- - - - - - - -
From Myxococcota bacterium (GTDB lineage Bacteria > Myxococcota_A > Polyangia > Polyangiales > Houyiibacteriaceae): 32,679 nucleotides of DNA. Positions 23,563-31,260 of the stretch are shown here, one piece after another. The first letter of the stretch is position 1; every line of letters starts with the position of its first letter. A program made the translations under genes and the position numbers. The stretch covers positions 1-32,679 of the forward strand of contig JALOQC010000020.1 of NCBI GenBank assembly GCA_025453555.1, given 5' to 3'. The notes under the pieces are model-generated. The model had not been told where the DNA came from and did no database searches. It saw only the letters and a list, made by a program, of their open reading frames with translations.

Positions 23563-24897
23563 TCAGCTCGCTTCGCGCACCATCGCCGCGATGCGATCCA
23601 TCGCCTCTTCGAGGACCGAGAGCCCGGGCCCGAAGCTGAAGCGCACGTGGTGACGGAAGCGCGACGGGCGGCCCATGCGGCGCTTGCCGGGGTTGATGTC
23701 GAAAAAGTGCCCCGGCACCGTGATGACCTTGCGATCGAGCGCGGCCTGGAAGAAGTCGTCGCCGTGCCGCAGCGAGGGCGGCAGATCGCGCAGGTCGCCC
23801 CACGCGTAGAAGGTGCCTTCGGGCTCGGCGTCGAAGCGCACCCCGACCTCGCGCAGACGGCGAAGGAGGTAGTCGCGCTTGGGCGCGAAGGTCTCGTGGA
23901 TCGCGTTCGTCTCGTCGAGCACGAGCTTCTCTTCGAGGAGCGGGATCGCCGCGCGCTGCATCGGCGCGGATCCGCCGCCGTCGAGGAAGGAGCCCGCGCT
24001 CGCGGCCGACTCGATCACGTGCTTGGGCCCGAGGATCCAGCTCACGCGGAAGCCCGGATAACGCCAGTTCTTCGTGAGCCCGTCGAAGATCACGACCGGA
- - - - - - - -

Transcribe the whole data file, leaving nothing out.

From Myxococcota bacterium (GTDB lineage Bacteria > Myxococcota_A > Polyangia > Polyangiales > Houyiibacteriaceae): 32,679 nucleotides of DNA. Positions 23,563-31,260 of the stretch are shown here, one piece after another. The first letter of the stretch is position 1; every line of letters starts with the position of its first letter. A program made the translations under genes and the position numbers. The stretch covers positions 1-32,679 of the forward strand of contig JALOQC010000020.1 of NCBI GenBank assembly GCA_025453555.1, given 5' to 3'. The notes under the pieces are model-generated. The model had not been told where the DNA came from and did no database searches. It saw only the letters and a list, made by a program, of their open reading frames with translations.

Positions 23563-24897
23563 TCAGCTCGCTTCGCGCACCATCGCCGCGATGCGATCCA
23601 TCGCCTCTTCGAGGACCGAGAGCCCGGGCCCGAAGCTGAAGCGCACGTGGTGACGGAAGCGCGACGGGCGGCCCATGCGGCGCTTGCCGGGGTTGATGTC
23701 GAAAAAGTGCCCCGGCACCGTGATGACCTTGCGATCGAGCGCGGCCTGGAAGAAGTCGTCGCCGTGCCGCAGCGAGGGCGGCAGATCGCGCAGGTCGCCC
23801 CACGCGTAGAAGGTGCCTTCGGGCTCGGCGTCGAAGCGCACCCCGACCTCGCGCAGACGGCGAAGGAGGTAGTCGCGCTTGGGCGCGAAGGTCTCGTGGA
23901 TCGCGTTCGTCTCGTCGAGCACGAGCTTCTCTTCGAGGAGCGGGATCGCCGCGCGCTGCATCGGCGCGGATCCGCCGCCGTCGAGGAAGGAGCCCGCGCT
24001 CGCGGCCGACTCGATCACGTGCTTGGGCCCGAGGATCCAGCTCACGCGGAAGCCCGGATAACGCCAGTTCTTCGTGAGCCCGTCGAAGATCACGACCGGA